Like every other modern smartphone camera, the Redmi 8A’s snapper delivers good results in daylight. It packs in a good amount of detail. The colors look fine, save for some overexposed areas. Focusing is not too shabby either. Despite lacking a dedicated depth sensor, the phone pulls off good results in portrait mode.
The camera quality goes down with the Sun. In night shots, visual noise starts creeping in. Moreover, the colors go bonkers at certain spots. Since the handset lacks a dedicated night mode, AI mode is your best bet in low light conditions. The camera shoots Full HD videos at 30 fps. However, in terms of quality, there’s nothing to write home about. During the panning shots, the camera keeps losing its focus. Moreover, the footage looks quite jittery.
The 8 MP front-facing camera is good enough for video calls. However, it is not ideal for selfies. In most scenarios, the images turn out to be fuzzy and the amount of noise is just too much to ignore.
One of the biggest highlights of the Redmi 8A is its large 5,000 mAh battery. If you don’t play a lot of games, the phone can last up to two days on a single charge. That’s an impressive number, mostly attributed to the phone’s low-resolution display and low-powered processor. With its 10 W charger, the phone takes slightly over three hours to fully charge from zero. You can cut down on that time by purchasing a compatible 18 W charger.
When you are developing an affordable smartphone, there’s no way around cutting corners. The idea is to let go of a few features without compromising on the core experience. The Redmi 8A does a few things right. It is a well-built affordable handset that doesn’t look lousy. Its camera is good for the price and the battery exceeds expectations. However, the low-resolution display and sluggish performance leave a lot to be desired. There’s no doubt that its Rs 6,500 price tag is highly competitive and I could simply say that you get what you pay for. However, back when we used to put up with trashy handsets from Micromax, Xiaomi proved that budget phones don’t have to be so bad. Similarly, Xiaomi will eventually deliver a good smartphone under 7k, but the Redmi 8A is definitely not that. For now, it is better to save up some money and get the Redmi Note 7S (Rs 8,999) instead.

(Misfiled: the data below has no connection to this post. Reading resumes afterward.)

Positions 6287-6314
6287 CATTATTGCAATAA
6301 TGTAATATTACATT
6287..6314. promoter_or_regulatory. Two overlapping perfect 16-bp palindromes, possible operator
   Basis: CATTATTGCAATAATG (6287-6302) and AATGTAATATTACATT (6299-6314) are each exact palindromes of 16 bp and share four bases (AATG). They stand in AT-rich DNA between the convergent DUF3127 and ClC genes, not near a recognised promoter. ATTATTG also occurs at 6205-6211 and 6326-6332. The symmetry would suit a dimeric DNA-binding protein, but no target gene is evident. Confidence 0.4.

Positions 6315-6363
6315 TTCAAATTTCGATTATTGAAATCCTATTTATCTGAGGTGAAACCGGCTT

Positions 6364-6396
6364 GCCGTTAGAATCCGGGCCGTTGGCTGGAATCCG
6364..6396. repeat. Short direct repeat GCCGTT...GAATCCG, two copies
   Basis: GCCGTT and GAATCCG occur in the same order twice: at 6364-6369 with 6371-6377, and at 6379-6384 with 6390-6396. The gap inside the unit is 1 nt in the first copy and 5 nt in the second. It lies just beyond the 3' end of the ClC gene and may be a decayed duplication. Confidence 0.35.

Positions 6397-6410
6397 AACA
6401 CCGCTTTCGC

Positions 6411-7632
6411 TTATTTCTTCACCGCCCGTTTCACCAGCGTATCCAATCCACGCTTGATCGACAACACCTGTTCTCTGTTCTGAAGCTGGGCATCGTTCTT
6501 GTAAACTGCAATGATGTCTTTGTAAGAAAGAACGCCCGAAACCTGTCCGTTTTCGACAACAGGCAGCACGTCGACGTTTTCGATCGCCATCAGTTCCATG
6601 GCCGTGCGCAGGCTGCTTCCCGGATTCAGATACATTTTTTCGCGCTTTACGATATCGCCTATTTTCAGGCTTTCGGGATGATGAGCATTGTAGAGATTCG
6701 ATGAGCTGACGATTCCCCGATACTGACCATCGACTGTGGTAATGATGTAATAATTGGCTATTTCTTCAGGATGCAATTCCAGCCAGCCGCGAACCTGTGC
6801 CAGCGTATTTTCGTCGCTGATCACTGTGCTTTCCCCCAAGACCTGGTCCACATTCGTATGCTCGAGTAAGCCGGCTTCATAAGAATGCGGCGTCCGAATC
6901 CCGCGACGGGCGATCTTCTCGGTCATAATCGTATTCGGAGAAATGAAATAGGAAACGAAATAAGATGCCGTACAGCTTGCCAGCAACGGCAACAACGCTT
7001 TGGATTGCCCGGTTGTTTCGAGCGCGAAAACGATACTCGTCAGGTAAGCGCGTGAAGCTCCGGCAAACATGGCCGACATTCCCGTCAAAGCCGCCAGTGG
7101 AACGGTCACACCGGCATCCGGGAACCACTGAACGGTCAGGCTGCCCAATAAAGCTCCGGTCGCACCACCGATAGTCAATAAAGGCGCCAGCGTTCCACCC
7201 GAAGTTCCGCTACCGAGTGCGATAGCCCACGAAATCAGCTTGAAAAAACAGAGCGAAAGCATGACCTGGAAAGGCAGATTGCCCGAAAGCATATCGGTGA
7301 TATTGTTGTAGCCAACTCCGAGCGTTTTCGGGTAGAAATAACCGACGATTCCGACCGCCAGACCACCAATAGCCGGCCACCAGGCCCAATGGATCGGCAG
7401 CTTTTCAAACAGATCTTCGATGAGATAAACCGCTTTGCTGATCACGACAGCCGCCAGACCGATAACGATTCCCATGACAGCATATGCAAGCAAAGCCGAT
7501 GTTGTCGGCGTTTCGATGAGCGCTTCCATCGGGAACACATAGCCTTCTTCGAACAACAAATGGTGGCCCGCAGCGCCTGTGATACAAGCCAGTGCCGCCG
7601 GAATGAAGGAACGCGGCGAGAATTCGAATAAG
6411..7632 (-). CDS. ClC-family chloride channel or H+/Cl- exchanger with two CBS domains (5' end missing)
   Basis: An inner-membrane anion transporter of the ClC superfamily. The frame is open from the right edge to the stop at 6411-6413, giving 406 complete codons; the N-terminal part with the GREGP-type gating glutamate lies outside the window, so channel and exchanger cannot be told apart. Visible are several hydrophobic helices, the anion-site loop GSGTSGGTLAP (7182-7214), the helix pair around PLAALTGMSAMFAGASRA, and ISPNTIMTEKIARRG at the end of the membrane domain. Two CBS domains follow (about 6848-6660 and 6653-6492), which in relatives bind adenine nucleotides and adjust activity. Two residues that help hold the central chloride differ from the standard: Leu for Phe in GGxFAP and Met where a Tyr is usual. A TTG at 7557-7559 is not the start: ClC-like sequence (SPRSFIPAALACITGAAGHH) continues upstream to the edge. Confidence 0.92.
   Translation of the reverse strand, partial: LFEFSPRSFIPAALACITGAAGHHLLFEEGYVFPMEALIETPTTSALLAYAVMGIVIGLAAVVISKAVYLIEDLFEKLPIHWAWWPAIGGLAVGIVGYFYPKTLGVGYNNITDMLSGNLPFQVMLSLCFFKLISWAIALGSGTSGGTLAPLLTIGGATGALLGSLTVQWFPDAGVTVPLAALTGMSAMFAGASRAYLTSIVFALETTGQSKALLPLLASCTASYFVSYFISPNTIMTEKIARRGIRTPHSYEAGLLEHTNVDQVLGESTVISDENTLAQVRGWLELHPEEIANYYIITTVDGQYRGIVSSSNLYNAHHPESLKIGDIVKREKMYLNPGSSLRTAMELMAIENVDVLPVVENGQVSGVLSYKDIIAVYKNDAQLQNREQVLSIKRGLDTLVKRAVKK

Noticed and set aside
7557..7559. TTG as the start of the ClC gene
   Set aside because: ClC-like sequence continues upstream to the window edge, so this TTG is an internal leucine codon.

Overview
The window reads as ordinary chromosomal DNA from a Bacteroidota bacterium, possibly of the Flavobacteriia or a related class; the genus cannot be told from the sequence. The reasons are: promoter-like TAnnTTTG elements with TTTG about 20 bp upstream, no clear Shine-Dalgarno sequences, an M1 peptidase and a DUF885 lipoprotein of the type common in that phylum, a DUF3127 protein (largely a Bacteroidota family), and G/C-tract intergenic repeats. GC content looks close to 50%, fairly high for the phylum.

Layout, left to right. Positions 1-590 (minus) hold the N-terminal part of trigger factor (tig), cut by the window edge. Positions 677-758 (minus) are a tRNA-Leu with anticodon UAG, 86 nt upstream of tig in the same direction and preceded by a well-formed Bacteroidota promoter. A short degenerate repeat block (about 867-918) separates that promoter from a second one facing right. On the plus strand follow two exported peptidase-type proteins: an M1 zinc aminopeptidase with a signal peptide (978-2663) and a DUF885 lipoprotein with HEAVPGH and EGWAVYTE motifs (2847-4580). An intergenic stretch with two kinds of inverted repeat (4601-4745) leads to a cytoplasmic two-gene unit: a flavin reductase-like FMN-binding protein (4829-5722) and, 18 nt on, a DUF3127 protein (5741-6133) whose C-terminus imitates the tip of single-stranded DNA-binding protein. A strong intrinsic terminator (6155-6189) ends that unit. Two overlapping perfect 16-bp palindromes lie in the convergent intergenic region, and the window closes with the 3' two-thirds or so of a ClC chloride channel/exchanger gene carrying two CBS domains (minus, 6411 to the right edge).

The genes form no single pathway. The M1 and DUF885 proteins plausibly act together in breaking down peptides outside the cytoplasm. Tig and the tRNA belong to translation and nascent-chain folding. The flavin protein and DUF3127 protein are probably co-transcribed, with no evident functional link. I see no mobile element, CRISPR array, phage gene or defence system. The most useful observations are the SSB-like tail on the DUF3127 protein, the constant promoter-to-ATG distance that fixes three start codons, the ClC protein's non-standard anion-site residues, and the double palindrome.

Design and Build Quality7.0/10
Value For Money7.0/10
What Is Good?
- Long battery life
- Sturdy build quality
- Affordable price tag
What Is Bad?
- Sluggish performance
- Ad infested MIUI
- Pixelated display
- Camera barely woks in low-light